Network Rail debt burden tops £30bn as profits hit buffers

 

Network Rail today admitted its debt mountain soared past £30 billion and its post-tax profit dropped 8 per cent in the past year, just days after it handed five directors bonuses worth more than £350,000.

The company, which runs everything on Britain’s railways apart from the trains, saw its net debt jump by some £3 billion to £30.4 billion in the year to April.

Network Rail claimed that was because it is investing more, spending £14 million a day on tracks, signalling, and expanding Britain’s railways.

This includes the Thameslink programme, which has so far seen  new stations at Farringdon and  Blackfriars.

But the taxpayer already pays some £4 billion a year into the rail network, and the heavy cost of Network  Rail’s debt, which is guaranteed by the Government, is a concern to industry analysts.

A report published in April by the Office of Rail Regulation revealed that servicing Network Rail’s debt in 2011-12, a period when the debt pile stood much lower at £27 billion, cost taxpayers and passengers £1.5 billion.

That is the equivalent of more than £1 in every £10 spent on the railways, and will be higher for the past year.

Despite the investment, Network Rail’s punctuality in the year slipped back too: only 90.9 per cent of trains ran on time, which was down from 91.6 per cent a year earlier. The firm claimed that passenger satisfaction levels were at a record high of 85 per cent, but added: “It’s been a challenging year on train performance.”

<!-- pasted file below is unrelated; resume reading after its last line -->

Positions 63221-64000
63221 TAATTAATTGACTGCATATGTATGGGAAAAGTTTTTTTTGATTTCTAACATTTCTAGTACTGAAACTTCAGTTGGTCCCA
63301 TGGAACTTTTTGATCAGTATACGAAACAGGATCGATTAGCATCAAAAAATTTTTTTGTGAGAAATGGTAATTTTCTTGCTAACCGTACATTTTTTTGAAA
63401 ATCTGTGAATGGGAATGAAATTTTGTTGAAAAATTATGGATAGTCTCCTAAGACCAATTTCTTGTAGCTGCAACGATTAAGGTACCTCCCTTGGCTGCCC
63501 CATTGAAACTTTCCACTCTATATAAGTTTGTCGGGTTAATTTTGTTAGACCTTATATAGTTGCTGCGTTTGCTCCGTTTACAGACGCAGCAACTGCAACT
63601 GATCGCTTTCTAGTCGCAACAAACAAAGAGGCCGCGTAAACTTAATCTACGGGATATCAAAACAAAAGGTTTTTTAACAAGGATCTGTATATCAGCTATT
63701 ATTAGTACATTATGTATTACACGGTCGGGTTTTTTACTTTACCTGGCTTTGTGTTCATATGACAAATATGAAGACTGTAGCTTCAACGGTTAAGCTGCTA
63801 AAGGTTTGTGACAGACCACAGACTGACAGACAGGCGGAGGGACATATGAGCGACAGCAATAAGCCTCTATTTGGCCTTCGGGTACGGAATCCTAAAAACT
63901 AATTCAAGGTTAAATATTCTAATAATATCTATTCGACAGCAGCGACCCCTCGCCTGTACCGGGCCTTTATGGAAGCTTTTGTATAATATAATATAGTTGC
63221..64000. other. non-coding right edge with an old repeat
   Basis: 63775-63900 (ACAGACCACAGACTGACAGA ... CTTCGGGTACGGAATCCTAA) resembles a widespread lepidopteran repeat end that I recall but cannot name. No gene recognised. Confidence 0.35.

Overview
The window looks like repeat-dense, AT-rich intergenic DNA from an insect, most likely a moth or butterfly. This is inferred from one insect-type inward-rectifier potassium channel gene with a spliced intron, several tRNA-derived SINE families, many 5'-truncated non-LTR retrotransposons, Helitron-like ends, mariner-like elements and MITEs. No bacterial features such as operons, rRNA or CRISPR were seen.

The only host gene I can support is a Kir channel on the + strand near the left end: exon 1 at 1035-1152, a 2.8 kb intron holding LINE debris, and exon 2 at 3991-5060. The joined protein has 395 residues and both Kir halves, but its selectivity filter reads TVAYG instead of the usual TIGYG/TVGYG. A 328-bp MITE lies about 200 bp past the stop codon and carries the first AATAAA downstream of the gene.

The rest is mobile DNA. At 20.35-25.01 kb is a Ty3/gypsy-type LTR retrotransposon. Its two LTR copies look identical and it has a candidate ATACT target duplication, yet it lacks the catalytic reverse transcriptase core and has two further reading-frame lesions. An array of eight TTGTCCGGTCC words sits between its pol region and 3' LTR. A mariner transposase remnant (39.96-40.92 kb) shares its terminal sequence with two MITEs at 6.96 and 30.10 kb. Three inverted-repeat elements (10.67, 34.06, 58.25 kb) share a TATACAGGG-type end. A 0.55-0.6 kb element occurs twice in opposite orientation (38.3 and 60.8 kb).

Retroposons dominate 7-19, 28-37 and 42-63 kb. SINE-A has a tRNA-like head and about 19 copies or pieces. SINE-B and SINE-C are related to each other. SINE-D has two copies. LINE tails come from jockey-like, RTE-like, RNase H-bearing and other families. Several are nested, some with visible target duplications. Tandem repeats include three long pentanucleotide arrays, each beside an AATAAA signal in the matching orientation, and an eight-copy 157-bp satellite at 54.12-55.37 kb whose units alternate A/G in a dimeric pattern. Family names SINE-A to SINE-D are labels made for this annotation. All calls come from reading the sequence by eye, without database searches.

Post-tax profit was £699 million in the 12 months, down from £761 million a year earlier.

Network Rail did, however, say it is on track to deliver more than £5 billion of cost savings for the five years  to 2014.

This will be good news for directors, whose planned bonus scheme means they could be paid twice as much for saving money as making trains run  on time.

The firm’s top five bosses could receive more than £1 million for hitting cost-cutting targets for the three years to 2015, compared with just over £500,000 for boosting punctuality.

Those plans still have to be approved by Network Rail’s public members — 40 independent individuals drawn from the British public and from the Department of Transport, who effectively act as shareholders — in July.

But last week Network Rail’s five top executives were awarded bonuses of more than £350,000.

It would have been higher had the firm hit punctuality targets.

Chief executive David Higgins still pocketed a £99,082 bonus on top of his £577,000 salary.

Finance director Patrick Butcher, who is on an annual salary of £394,000 and secured a £67,658 annual bonus, said: “The challenge we have faced over the last year, and will continue to face, is one of success — more people wanting to use more trains, more of the time.”

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